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Hancock last year said he ‘wouldn’t want’ an Alexa smart speaker but has linked the device to NHS

Health Secretary Matt Hancock has said using Amazon’s Alexa voice assistant to give NHS advice is a ‘terrific’ idea despite last year saying he wouldn’t use one. 

It was announced last night that the speaker would be connected to the NHS website so it could answer people’s health questions at home.

But critics have said the setup is a ‘data protection disaster waiting to happen’ because of concerns Amazon holds onto voice recordings.  

The move is intended to relieve pressure on NHS staff amid an overhaul of the service to become more digital.

Mr Hancock said technology advances – which allow Alexa to answer questions such as, ‘What are the symptoms of flu?’ – would ‘give back the gift of time’ to GPs. 

But, amid an increasingly problematic GP shortage in the UK, the plans were blasted as ‘outrageous’ on social media. 

Health Secretary Matt Hancock said health information provided through the smart speaker Alexa was ‘absolutely terrific’ despite saying last year he ‘wouldn’t want one’

Amazon's algorithm should be able to answer questions such as: 'Alexa, how do I treat a migraine?', and 'Alexa, what are the symptoms of chickenpox?', in a bid to relive pressure on NHS staff. But critics called it a 'data protection disaster waiting to happen'

Amazon’s algorithm should be able to answer questions such as: ‘Alexa, how do I treat a migraine?’, and ‘Alexa, what are the symptoms of chickenpox?’, in a bid to relive pressure on NHS staff. But critics called it a ‘data protection disaster waiting to happen’

Until now, people asking Alexa a health question would be given an answer based on a variety of popular responses.

But it can now to give answers based on information from the official NHS website, which has been verified by health professionals.

The NHS said the voice-activated assistant will make its advice more accessible to those who struggle to access the internet, such as the blind.

However, The Times reported that Mr Hancock had dismissed the idea of using voice-assisted technology at an event last May when he was culture secretary.

He said that he did not own an Alexa-enabled device ‘and I wouldn’t want one’, adding: ‘I don’t want one because I think there is an essential humanity that we have got to preserve.

‘We haven’t as a society and as individuals yet at all come to terms with how we use this technology for the better.’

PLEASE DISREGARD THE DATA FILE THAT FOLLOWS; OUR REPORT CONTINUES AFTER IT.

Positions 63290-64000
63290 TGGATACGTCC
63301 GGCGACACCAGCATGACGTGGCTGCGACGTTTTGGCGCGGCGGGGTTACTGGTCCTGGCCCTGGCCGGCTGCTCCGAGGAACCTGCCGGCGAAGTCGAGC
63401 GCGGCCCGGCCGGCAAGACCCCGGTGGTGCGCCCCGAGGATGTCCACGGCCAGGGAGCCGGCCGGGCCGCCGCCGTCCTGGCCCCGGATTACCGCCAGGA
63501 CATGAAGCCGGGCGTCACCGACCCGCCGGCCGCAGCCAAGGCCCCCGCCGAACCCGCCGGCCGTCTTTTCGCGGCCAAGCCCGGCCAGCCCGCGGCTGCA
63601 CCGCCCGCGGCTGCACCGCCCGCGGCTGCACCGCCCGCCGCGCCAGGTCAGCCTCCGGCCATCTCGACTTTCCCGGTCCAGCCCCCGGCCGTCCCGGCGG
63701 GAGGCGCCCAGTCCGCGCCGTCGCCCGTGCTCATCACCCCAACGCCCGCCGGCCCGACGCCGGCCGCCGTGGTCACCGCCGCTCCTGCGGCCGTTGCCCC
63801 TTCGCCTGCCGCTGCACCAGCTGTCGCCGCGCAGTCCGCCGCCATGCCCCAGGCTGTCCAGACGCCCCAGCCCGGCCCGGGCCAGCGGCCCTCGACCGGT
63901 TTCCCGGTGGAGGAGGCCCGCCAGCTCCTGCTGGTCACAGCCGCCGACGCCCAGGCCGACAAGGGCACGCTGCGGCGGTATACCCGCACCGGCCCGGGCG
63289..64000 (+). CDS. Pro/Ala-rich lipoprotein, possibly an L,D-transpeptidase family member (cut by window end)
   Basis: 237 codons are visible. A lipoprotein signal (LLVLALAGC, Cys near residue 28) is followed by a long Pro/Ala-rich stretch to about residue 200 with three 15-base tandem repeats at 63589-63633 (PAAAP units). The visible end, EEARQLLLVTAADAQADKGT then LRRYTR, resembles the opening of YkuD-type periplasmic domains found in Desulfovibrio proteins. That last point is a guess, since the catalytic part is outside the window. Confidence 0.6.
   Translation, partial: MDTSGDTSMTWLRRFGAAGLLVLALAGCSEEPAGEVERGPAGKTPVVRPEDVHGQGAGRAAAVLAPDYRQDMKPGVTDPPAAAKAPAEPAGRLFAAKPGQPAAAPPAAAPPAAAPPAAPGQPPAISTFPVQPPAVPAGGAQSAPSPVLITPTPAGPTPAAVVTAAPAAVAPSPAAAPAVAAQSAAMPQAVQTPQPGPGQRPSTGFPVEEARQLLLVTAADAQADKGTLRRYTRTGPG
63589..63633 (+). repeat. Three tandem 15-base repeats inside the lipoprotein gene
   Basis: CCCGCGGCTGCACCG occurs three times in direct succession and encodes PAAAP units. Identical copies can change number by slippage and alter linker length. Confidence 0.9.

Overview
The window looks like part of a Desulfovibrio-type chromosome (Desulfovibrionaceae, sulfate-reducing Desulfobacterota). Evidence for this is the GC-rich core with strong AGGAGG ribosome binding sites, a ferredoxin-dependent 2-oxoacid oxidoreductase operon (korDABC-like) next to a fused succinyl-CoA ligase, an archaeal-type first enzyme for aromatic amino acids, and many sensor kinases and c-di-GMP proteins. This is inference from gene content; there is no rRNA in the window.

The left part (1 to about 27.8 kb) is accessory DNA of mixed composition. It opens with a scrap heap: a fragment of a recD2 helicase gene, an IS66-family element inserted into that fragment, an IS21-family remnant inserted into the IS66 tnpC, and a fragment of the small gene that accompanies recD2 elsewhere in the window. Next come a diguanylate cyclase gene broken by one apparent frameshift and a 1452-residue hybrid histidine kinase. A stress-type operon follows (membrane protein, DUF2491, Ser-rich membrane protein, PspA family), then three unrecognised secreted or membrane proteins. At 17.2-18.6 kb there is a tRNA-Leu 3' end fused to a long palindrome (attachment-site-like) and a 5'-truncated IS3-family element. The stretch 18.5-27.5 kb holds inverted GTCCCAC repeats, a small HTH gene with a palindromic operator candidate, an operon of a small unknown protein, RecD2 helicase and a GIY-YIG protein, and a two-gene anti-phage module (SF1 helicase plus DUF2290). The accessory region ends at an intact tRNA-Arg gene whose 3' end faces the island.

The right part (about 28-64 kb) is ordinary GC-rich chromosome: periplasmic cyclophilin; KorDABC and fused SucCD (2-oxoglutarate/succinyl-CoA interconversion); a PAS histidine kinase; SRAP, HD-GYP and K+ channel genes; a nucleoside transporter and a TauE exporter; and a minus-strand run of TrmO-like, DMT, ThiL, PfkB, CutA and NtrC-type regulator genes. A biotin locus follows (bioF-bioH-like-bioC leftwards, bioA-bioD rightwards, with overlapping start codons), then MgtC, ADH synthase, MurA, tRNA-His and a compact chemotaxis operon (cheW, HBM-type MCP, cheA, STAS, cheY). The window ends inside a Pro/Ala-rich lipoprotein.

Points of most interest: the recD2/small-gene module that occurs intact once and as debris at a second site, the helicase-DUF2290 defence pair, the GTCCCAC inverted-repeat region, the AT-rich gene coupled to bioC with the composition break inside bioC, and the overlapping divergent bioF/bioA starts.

In a U-turn, Mr Hancock defended the plans told the King’s Fund annual leadership conference in central London today.

He said: ‘I think it’s absolutely terrific, because at the moment they are asking Alexa about stuff anyway so why not get them the best advice?’

However, the move to team up Amazon and the NHS has been met with scepticism. 

The gadget’s VERY mixed results:

When the Daily Mail put Alexa to the test yesterday, we found the gadget failed to provide information on several health conditions.

The device used information from the NHS website for questions on flu, and recommended calling 999 for a broken limb. But for many problems, including ones about sepsis, Alexa said: ‘Sorry, I don’t know.’ In other cases Alexa used information from online forum Wikihow – which has no medical credentials.

Q: Alexa, what are the symptoms of flu? According to the NHS website, flu symptoms come on very quickly and can include a temperature of 38C or above, aching body, feeling tired or exhausted, a dry chesty cough, sore throat, headache, difficulty sleeping, loss of appetite, diarrhoea, or tummy pain, and nausea or being sick.

Q: Alexa, I think I’ve broken my arm, what should I do?

I’m sorry, I can’t help, please use your phone to call 999.

Q: Alexa, I can’t breathe, what should I do?

According to Wikihow, to breathe properly, take deep breaths using your diaphragm so you’re getting more oxygen, and avoid taking shallow breathes with your chest.

Q: Alexa, I think my Dad is having a stroke, what should I do? (Asked three times)

Sorry, I’m not sure.

Q: Alexa, I think I have sepsis, what should I do? (Asked three times)